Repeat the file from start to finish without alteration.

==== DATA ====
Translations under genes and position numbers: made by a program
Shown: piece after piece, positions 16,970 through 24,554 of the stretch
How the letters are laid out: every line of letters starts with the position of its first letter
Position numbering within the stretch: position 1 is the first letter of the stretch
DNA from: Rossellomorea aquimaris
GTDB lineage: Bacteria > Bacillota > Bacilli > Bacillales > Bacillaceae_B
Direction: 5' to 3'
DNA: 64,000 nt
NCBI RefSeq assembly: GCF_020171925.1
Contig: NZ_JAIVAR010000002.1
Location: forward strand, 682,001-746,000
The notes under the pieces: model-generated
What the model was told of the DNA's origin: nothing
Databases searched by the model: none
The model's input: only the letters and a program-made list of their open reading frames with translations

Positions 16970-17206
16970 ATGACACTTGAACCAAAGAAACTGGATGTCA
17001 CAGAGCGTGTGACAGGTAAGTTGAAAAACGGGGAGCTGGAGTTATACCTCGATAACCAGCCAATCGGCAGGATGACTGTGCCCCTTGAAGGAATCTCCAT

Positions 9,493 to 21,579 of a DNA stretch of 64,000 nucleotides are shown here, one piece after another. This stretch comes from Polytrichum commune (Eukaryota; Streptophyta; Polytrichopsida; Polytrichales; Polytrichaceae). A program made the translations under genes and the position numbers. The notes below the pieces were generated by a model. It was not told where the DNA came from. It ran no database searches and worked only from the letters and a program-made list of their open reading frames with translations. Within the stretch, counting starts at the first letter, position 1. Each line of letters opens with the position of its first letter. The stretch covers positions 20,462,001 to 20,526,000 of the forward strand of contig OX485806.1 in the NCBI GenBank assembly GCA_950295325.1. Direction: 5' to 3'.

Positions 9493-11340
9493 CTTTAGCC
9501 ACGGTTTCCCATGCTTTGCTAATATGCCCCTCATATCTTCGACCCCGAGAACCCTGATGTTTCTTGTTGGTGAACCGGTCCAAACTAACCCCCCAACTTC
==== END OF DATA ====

Translations under genes and position numbers: made by a program
Shown: piece after piece, positions 16,970 through 24,554 of the stretch
How the letters are laid out: every line of letters starts with the position of its first letter
Position numbering within the stretch: position 1 is the first letter of the stretch
DNA from: Rossellomorea aquimaris
GTDB lineage: Bacteria > Bacillota > Bacilli > Bacillales > Bacillaceae_B
Direction: 5' to 3'
DNA: 64,000 nt
NCBI RefSeq assembly: GCF_020171925.1
Contig: NZ_JAIVAR010000002.1
Location: forward strand, 682,001-746,000
The notes under the pieces: model-generated
What the model was told of the DNA's origin: nothing
Databases searched by the model: none
The model's input: only the letters and a program-made list of their open reading frames with translations

Positions 16970-17206
16970 ATGACACTTGAACCAAAGAAACTGGATGTCA
17001 CAGAGCGTGTGACAGGTAAGTTGAAAAACGGGGAGCTGGAGTTATACCTCGATAACCAGCCAATCGGCAGGATGACTGTGCCCCTTGAAGGAATCTCCAT

Positions 9,493 to 21,579 of a DNA stretch of 64,000 nucleotides are shown here, one piece after another. This stretch comes from Polytrichum commune (Eukaryota; Streptophyta; Polytrichopsida; Polytrichales; Polytrichaceae). A program made the translations under genes and the position numbers. The notes below the pieces were generated by a model. It was not told where the DNA came from. It ran no database searches and worked only from the letters and a program-made list of their open reading frames with translations. Within the stretch, counting starts at the first letter, position 1. Each line of letters opens with the position of its first letter. The stretch covers positions 20,462,001 to 20,526,000 of the forward strand of contig OX485806.1 in the NCBI GenBank assembly GCA_950295325.1. Direction: 5' to 3'.

Positions 9493-11340
9493 CTTTAGCC
9501 ACGGTTTCCCATGCTTTGCTAATATGCCCCTCATATCTTCGACCCCGAGAACCCTGATGTTTCTTGTTGGTGAACCGGTCCAAACTAACCCCCCAACTTC